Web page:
Spring Exhibition - 40 Years On
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Spring Exhibition - 40 Years On

Norman Stevens

1937-1988

Louvered Shutters

Born in Bradford, where he assisted his father in his work as a signwriter and studied initially at Bradford Regional College of Art from 1952 - 1957. His period of study there was particularly fruitful for his artistic development as his talented fellow students and friends included David Hockney, David Oxtoby, Mike Vaughan and John Loker. Upon leaving Bradford Stevens studied at Royal College of Art for a further three years where his teachers included Ceri Richards. Stevens taught painting at Manchester College of Art from 1960-67.

In 1965 Stevens undertook a seven thousand mile Greyhound Bus tour of America, recording his journey in photographs and drawings. The 1970s saw Stevens' international reputation grow, and he was increasingly admired for his superb technical ability as a printmaker. Clapboard houses, Venetian blinds and landscape dappled by light and shadow were typical Stevens subjects.

He was elected a Royal Academican in 1987, the year before he died. The Redfern Gallery held retrospective exhibitions of his work in 1989 and 2003, the latter being devoted to his printmaking.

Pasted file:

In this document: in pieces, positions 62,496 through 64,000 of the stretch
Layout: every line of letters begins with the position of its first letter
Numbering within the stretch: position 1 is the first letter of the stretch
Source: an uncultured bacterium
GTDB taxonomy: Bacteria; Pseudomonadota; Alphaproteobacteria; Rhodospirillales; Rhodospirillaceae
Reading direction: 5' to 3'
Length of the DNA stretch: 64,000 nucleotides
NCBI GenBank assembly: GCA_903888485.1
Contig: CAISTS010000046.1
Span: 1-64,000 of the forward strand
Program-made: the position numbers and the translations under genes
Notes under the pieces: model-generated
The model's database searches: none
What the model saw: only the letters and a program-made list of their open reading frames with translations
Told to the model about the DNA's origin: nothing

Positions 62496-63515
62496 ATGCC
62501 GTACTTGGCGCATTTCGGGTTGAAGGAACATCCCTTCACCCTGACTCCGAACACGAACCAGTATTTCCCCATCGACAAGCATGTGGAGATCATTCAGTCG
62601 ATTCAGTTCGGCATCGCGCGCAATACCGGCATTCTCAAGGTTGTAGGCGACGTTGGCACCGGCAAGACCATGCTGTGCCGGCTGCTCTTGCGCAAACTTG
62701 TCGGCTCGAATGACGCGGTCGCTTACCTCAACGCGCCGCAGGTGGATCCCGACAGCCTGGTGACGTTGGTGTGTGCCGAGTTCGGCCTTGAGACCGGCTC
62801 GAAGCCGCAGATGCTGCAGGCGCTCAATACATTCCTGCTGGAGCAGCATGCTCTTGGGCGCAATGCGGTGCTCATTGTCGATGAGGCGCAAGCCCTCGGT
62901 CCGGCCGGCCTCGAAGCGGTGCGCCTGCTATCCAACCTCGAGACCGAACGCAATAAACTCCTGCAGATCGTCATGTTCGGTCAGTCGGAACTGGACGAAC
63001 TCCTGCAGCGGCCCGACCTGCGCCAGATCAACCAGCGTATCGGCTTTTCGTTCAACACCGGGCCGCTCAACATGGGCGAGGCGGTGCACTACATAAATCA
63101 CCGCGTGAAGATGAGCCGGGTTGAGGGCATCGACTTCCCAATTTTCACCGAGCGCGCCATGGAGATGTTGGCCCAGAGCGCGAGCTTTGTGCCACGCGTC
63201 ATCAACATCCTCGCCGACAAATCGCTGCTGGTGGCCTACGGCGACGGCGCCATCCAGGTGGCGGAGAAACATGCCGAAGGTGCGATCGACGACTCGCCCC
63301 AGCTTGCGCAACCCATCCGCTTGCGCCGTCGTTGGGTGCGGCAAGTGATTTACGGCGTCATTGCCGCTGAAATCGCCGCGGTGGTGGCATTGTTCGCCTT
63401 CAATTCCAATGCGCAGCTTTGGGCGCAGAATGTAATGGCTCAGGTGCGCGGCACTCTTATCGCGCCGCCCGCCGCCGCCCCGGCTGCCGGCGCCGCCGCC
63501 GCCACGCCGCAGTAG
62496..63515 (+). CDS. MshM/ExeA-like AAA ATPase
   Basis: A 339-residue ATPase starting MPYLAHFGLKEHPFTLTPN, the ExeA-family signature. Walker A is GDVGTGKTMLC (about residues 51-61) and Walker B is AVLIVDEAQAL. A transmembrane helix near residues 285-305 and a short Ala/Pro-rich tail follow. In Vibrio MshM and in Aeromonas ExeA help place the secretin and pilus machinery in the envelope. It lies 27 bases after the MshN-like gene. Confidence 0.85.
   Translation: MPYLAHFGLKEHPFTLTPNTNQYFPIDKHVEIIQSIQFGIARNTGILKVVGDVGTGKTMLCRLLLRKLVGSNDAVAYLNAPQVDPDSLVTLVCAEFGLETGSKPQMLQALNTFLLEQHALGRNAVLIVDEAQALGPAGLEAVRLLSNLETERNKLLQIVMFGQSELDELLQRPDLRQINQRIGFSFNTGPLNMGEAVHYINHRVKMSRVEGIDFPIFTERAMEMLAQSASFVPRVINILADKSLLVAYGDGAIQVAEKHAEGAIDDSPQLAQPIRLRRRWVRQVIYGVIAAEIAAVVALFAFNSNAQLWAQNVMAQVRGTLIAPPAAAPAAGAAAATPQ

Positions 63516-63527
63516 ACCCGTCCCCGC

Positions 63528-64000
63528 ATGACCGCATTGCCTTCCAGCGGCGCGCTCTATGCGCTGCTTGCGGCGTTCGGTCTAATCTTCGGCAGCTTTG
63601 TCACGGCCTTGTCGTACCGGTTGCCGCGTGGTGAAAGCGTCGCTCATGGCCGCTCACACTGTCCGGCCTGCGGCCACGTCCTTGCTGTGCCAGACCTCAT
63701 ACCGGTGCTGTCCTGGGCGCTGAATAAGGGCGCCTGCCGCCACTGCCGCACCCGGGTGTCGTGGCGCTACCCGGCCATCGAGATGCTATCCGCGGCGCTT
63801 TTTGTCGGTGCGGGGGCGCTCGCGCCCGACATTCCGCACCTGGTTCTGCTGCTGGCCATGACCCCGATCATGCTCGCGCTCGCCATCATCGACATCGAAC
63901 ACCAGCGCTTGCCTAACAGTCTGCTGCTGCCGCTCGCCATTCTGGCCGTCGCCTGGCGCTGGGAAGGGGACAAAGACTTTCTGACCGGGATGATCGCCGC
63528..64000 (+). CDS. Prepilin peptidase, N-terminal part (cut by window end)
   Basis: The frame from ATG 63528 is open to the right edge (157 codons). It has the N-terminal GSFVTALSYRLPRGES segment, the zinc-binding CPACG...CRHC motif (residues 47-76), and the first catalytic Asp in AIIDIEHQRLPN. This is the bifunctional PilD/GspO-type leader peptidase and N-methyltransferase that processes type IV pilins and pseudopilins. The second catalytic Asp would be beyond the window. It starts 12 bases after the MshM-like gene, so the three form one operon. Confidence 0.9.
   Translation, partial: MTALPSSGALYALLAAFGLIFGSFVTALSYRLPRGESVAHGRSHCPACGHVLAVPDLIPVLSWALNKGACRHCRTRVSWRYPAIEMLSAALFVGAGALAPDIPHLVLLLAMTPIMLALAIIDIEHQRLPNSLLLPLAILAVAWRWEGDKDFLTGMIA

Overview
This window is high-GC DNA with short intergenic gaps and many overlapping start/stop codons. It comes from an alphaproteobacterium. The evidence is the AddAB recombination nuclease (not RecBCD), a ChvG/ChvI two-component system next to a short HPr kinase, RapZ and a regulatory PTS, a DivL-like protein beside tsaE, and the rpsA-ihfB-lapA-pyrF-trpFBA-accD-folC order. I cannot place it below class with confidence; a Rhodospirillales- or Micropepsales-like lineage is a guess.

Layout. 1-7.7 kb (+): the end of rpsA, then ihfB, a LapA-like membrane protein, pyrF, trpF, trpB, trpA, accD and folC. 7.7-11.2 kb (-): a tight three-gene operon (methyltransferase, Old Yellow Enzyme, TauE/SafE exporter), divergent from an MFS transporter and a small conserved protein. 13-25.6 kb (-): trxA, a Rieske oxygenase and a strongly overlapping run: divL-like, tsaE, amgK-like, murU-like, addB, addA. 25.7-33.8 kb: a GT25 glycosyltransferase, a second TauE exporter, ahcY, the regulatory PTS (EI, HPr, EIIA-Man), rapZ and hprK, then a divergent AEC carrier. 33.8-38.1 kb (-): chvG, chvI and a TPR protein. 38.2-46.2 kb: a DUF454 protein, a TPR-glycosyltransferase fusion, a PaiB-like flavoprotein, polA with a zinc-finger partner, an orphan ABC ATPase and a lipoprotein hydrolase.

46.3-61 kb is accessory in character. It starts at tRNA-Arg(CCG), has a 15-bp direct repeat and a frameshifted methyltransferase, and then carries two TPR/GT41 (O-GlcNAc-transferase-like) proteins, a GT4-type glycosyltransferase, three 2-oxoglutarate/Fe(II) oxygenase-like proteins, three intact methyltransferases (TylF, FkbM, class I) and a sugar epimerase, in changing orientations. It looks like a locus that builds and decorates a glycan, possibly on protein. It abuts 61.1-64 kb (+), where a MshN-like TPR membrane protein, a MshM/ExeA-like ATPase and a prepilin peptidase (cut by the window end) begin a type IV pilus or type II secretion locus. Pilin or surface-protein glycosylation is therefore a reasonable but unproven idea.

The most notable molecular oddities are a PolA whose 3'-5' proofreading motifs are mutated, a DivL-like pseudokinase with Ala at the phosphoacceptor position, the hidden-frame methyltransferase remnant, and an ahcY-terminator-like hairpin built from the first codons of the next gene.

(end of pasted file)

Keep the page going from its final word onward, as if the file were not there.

acrylic on canvas183 x 153 cm (72 x 60 ins)
Framed size: 185 x 155 cm (73 x 61 ins)

signed and dated '71

Provenance:

Maltzahn Gallery, London, 1971

Gallery Notes:

Norman Stevens was renowned for his technical ability as a printmaker and painter. His meticulous style is conveyed in Louvered Shutters  through the use of perfectly graduating, crisp lines and a sharp, balanced composition. At a glance, the pastel pink and grey construction is reminiscent of Optical art, but closer inspection reveals the piece as depicting a louvered screen; an archetypal subject for Stevens. The interplay between revealing and concealing potential space evokes a sense of intrigue around the work. The Maltzahn Gallery, where this work was shown, was highly influential in promoting the works of artists such as Elizabeth Frink, Richard Hamilton and Stevens’ fellow student David Hockney.

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